Gemcitabine (2',2'-difluorodeoxycytidine) is a novel nucleoside analogue that exerts its antitumor activity via multiple mechanisms of action. These include (1) incorporation of gemcitabine into replicating DNA, which inhibits DNA replication and cell growth, (2) masked DNA chain termination, and (3) several self-potentiation mechanisms that serve to increase intracellular levels of the active compound. Preclinical experiments in various cell lines and animal models demonstrate a broad range of cytotoxic activity. Pharmacokinetic studies of gemcitabine delivered by its usual schedule (30-minute weekly infusion) reveal a short plasma half-life and a high clearance into central and peripheral compartments (two-compartment model). The drug is excreted almost completely in the urine as the parent compound and primary metabolite (difluorodeoxyuridine). Phase I trials demonstrate that pharmacokinetics are schedule dependent and that, in general, gemcitabine is well tolerated. Dose-limiting toxicities are primarily myelosuppression, with other toxicities being rash, flu-like symptoms, and transient elevations in liver function tests.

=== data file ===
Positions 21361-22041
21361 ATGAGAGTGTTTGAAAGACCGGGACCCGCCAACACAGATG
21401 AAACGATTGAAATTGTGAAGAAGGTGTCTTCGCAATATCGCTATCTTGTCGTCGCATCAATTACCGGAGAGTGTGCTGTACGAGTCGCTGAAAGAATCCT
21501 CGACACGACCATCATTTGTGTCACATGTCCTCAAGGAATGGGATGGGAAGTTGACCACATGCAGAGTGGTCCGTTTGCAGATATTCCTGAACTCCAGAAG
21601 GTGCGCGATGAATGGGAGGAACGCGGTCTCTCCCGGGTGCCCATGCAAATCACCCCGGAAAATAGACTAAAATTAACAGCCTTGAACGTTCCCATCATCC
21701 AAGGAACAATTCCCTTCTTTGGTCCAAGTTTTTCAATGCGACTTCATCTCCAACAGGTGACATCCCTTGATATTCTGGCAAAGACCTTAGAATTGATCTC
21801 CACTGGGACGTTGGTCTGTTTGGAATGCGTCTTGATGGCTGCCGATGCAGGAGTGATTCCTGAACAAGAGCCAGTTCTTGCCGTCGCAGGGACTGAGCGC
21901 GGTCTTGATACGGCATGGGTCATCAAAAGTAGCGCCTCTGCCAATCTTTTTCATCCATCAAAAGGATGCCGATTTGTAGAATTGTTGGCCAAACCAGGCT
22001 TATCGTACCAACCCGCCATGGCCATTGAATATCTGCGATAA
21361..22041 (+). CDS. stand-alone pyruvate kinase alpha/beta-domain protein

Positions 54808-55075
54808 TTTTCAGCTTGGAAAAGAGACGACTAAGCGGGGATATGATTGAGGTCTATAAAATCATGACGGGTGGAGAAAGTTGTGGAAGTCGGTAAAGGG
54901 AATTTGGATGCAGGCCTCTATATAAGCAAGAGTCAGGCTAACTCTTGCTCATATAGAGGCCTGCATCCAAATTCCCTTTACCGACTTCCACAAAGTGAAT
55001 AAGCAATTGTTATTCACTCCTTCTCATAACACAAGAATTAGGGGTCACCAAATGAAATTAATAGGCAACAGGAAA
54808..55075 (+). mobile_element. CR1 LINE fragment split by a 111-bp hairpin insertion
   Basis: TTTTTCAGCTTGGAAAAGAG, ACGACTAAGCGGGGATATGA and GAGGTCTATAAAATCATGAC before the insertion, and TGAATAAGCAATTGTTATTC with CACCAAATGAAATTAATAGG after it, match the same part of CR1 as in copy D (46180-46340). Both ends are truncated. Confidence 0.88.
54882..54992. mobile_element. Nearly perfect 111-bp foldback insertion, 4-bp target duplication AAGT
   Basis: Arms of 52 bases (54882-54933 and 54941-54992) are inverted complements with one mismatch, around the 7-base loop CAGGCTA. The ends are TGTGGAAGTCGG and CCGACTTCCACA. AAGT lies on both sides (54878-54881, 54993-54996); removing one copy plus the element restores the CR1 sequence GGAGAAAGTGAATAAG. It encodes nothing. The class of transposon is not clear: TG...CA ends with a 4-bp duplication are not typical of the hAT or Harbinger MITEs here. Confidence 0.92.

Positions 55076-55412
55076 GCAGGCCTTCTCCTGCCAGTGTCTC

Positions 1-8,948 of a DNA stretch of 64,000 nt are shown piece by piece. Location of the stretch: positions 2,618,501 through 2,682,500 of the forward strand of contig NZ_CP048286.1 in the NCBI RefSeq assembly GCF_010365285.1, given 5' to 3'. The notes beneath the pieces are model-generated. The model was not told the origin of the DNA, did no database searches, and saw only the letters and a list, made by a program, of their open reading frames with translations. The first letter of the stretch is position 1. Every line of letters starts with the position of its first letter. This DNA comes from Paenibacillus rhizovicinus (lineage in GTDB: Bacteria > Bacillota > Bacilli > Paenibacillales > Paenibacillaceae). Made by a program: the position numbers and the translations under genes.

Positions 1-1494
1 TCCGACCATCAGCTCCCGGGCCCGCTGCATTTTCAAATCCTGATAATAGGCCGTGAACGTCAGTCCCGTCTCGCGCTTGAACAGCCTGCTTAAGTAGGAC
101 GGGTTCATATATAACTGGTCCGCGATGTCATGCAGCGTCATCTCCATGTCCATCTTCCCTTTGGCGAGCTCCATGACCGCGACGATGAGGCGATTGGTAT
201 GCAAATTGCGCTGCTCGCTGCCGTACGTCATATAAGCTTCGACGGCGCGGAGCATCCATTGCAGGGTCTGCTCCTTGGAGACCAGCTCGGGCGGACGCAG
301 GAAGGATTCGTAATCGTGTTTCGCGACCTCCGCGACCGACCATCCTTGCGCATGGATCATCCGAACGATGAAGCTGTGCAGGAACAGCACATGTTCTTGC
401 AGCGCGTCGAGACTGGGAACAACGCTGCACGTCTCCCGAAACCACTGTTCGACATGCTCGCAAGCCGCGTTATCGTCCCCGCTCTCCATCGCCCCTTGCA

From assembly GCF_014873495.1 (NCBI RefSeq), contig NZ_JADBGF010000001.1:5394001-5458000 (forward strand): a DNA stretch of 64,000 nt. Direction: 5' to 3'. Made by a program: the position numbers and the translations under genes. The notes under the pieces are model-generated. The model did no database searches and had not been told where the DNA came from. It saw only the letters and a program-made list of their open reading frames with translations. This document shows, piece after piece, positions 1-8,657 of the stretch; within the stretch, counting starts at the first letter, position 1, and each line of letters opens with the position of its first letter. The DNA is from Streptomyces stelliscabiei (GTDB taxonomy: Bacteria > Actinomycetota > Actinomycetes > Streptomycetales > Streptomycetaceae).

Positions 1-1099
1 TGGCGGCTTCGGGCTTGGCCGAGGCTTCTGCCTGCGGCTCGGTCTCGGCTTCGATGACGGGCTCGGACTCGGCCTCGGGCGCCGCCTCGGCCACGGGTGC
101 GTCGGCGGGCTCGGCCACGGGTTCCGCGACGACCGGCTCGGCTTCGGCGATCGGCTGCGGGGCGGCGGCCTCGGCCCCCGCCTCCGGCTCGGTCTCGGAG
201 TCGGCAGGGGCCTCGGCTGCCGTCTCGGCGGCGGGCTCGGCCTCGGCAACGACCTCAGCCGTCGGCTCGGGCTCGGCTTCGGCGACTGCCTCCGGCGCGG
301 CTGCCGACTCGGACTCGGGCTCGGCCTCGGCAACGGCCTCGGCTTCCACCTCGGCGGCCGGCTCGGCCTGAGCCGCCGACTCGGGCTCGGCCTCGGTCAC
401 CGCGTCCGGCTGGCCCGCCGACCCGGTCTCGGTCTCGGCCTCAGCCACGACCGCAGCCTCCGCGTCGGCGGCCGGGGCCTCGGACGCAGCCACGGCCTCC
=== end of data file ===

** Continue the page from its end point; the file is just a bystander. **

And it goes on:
|Original language||English (US)|
|Journal||Seminars in oncology|
|Issue number||2 Suppl 7|
|State||Published - Apr 1997|
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